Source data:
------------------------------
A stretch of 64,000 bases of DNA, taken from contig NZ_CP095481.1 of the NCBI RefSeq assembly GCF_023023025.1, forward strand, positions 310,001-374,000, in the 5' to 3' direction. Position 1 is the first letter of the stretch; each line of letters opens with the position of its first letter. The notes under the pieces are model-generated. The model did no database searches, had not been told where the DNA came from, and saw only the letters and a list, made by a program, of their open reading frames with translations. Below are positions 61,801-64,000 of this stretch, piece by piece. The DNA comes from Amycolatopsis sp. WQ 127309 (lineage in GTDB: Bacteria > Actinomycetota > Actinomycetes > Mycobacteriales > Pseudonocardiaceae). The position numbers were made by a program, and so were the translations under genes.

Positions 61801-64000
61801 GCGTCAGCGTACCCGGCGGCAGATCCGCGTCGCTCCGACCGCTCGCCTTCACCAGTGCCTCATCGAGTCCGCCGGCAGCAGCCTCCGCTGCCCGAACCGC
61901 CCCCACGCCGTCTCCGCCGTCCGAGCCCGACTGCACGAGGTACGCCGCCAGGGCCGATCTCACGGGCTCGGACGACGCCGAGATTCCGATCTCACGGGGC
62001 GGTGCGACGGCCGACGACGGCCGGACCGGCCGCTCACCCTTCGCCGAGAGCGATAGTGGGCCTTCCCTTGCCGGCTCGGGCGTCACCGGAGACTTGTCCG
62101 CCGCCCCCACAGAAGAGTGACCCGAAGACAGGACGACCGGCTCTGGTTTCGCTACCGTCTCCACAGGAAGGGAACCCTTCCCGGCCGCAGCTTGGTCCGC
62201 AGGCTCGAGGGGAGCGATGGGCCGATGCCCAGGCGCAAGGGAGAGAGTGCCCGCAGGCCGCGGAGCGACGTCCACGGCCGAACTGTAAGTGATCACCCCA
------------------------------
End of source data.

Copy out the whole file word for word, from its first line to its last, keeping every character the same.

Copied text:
A stretch of 64,000 bases of DNA, taken from contig NZ_CP095481.1 of the NCBI RefSeq assembly GCF_023023025.1, forward strand, positions 310,001-374,000, in the 5' to 3' direction. Position 1 is the first letter of the stretch; each line of letters opens with the position of its first letter. The notes under the pieces are model-generated. The model did no database searches, had not been told where the DNA came from, and saw only the letters and a list, made by a program, of their open reading frames with translations. Below are positions 61,801-64,000 of this stretch, piece by piece. The DNA comes from Amycolatopsis sp. WQ 127309 (lineage in GTDB: Bacteria > Actinomycetota > Actinomycetes > Mycobacteriales > Pseudonocardiaceae). The position numbers were made by a program, and so were the translations under genes.

Positions 61801-64000
61801 GCGTCAGCGTACCCGGCGGCAGATCCGCGTCGCTCCGACCGCTCGCCTTCACCAGTGCCTCATCGAGTCCGCCGGCAGCAGCCTCCGCTGCCCGAACCGC
61901 CCCCACGCCGTCTCCGCCGTCCGAGCCCGACTGCACGAGGTACGCCGCCAGGGCCGATCTCACGGGCTCGGACGACGCCGAGATTCCGATCTCACGGGGC
62001 GGTGCGACGGCCGACGACGGCCGGACCGGCCGCTCACCCTTCGCCGAGAGCGATAGTGGGCCTTCCCTTGCCGGCTCGGGCGTCACCGGAGACTTGTCCG
62101 CCGCCCCCACAGAAGAGTGACCCGAAGACAGGACGACCGGCTCTGGTTTCGCTACCGTCTCCACAGGAAGGGAACCCTTCCCGGCCGCAGCTTGGTCCGC
62201 AGGCTCGAGGGGAGCGATGGGCCGATGCCCAGGCGCAAGGGAGAGAGTGCCCGCAGGCCGCGGAGCGACGTCCACGGCCGAACTGTAAGTGATCACCCCA